Making Allies for Your Salesforce Instance: A Practice to Try

Image of a train going across a bridge

As a System Administrator in a nonprofit, it’s not uncommon to feel like you’re a one-person-shop as you work on your instance. You might feel a bit lonely at times, because no one really truly understands what you do on a daily basis. You might even be saying to yourself on some days, “What the heck did I do all day?” but you know you were busy creating new fields, reports, attempting to translate a users needs into something in the instance, cleaning up data, sending out emails, trying to troubleshoot a user problem, and maybe even pushing back on requested changes. It can be a lot for a single person who likely wears multiple hats in the organization.

In our work with nonprofits at Database Sherpa, we try to help database admins close the gap between the day-to-day reality of their work and the understanding others have of it. By closing the gap, you’ll not only hopefully feel more visible (and valuable!) in the work you do, but your nonprofit will also get a stronger base of understanding its own data.

One practice that we’ve been embracing is an Instance Tour. These tours are a proactive, thoughtful way to hold space for introducing your team to your Salesforce instance… and as a bonus, they create more space for dialogue and documentation to be created along the way!

As a database administrator, you know your instance is about so much more than the front-end of Salesforce where program staff, fund development managers, volunteer managers, and others enter data. But often you’re the only one privy to the important back-end of the relationship to data. Instance tours give you a chance to share some of that knowledge and nurture some back-up knowledge on your team so you can take a vacation once in awhile. (What is a vacation? If you’re asking, it’s something you need to take!)

The key to this tour is to have fun and make it enjoyable by showing someone else the delights of administration of your Salesforce instance. Be proud of what you have created and continue to develop… the more excited you, the more excited your tourist will be!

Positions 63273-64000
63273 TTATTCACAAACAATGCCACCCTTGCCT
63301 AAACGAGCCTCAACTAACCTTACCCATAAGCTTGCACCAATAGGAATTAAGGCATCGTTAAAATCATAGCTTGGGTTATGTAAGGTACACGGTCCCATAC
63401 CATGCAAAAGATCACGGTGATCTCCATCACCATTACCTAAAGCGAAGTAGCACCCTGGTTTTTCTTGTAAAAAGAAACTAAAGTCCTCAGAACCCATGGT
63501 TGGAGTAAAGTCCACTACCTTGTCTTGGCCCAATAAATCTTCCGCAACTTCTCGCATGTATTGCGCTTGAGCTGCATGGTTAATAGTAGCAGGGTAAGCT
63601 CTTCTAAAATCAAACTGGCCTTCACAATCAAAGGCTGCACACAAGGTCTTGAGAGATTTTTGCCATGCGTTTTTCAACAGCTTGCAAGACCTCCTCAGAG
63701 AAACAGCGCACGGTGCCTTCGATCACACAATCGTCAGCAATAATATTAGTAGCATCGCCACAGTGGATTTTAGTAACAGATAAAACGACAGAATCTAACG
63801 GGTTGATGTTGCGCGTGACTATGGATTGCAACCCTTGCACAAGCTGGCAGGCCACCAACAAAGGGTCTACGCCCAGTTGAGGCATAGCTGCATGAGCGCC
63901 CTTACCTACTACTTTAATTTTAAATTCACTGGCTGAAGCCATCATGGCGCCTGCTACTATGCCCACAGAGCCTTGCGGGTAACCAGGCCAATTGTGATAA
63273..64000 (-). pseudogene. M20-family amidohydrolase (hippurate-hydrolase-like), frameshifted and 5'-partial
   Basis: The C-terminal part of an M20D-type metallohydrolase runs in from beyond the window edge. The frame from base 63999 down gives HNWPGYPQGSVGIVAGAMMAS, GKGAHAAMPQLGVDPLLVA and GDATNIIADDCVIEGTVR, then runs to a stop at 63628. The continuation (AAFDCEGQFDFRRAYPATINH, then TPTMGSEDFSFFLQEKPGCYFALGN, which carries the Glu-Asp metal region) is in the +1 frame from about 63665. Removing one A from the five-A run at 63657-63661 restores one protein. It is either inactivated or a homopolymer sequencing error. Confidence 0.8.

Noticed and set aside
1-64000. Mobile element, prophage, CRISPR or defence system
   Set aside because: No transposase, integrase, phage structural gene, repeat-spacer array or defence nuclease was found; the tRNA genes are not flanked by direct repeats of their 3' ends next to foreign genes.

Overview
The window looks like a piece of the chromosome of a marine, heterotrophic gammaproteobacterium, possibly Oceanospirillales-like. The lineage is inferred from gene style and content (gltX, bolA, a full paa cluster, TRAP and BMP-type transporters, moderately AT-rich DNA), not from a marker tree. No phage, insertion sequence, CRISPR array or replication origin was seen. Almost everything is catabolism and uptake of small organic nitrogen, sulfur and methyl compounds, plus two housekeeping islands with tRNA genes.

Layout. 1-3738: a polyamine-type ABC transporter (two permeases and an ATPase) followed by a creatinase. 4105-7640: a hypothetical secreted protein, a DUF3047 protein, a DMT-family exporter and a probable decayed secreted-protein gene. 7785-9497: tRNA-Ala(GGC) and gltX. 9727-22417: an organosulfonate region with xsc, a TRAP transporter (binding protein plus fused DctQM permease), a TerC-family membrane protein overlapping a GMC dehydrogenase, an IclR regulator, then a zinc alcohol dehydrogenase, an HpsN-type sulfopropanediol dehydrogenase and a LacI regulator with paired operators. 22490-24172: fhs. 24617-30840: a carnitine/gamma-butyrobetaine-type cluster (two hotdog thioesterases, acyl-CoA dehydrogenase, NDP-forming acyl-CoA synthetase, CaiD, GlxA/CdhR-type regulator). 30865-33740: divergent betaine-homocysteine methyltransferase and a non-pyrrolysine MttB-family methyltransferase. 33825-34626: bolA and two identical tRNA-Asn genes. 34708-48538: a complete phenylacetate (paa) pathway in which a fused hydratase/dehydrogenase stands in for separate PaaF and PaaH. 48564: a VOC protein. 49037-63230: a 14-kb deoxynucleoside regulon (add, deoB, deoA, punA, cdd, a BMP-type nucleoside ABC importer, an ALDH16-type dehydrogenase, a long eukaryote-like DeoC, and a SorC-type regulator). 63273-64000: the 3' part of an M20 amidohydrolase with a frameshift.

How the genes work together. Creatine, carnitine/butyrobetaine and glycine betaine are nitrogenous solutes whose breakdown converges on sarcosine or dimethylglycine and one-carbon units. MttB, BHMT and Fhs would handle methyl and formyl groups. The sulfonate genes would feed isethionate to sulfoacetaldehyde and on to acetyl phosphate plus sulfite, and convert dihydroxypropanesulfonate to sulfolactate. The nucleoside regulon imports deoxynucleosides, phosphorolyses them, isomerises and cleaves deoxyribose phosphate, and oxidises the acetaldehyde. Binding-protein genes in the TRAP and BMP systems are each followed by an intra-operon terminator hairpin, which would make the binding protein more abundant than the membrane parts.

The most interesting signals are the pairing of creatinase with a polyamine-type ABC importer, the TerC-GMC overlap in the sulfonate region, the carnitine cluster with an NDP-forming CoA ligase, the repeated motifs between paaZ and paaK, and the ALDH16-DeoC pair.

The Path to a Mindful Instance Tour

Inviting Someone Along

Find someone who is interested in learning more about Salesforce. This is someone who you notice may push a bit on the functionality, asking for additional features, or maybe wants to do more of the reporting on their own. Begin by asking questions:

  1. How do you like using Salesforce? What don’t you like about Salesforce?

  2. How would you like to see the inner guts of Salesforce? How the sausage is made? What are you most curious about?

  3. How’d you like to be a backup Salesforce Administrator? (be sure to see if the person’s boss or even your boss are okay with this before beginning).

  4. How would you like to help me document this instance so we have something for our organization long term? As you go through the tour, be sure to have the person you’ve invited make notes, encourage them to ask questions, and agree on a way the notes will be shared after the tour.

Planning the Tour

  1. Choose two or three areas or features you most want to explore with this person. Remember, focus on two or three areas at the most. The point of this is to share details at a deeper level and ask them to write down what you are saying, not to do it all at once. You can do another tour for other topics if this works out well with this person!

  2. Write an outline down in your own words based on your two or three focus areas. This will be used to keep you on track as well as writing down the items you wish to discuss. You could ask your tourist to share one question they have about each of the areas, for example.

  3. Schedule a date for the tour, plan for an hour. 30-45 minutes of show-and-tell and 15 minutes of Q&A.

Hosting the Tour

  1. On the date of the tour, create a copy of the outline for yourself and one for your tourist.

  2. It might be helpful to record the tour itself, but for sure ask your tourist to take notes. You may even point out key sites and ask them to write it down for you. Stay focused on the Why and a little on the How. The key things to remember are business processes and settings. “Why do we do it this way?” is an important question to address during the entire tour. If you need to, remind your tourist to write down as much as possible.

  3. At the end of the tour, ask them

    1. What else would you like to learn?

    2. What is the one thing that sticks with you?

    3. What is one things that surprised you?

    4. For a copy of their notes.

  4. Review the notes and write down your thoughts on what you learned and what they told you. If they asked questions, write those down to begin a little FAQ.

  5. Take a deep breath. You did it! If this was fun, schedule another tour with this tourist or another colleague. Having more than one viewpoint is always helpful. We do recommend doing this one-on-one, to allow for a deeper conversation with your tourist. And if this felt like a helpful approach, you might consider sharing the experience with your team or supervisor, to thank your colleague for their participation and express the hope of making time for more tours in the future. As you share what works, your team will learn more and more about the work you’re doing behind-the-scenes on the data everyone relies on.

Tours can be a great first step to having an ally, colleague and friend who understands the challenges and documenting your instance. If you try it out in your nonprofit, we hope you’ll let us know how it goes! And if you’re looking for more hands-on support for practices like this, consider checking out one of our treks.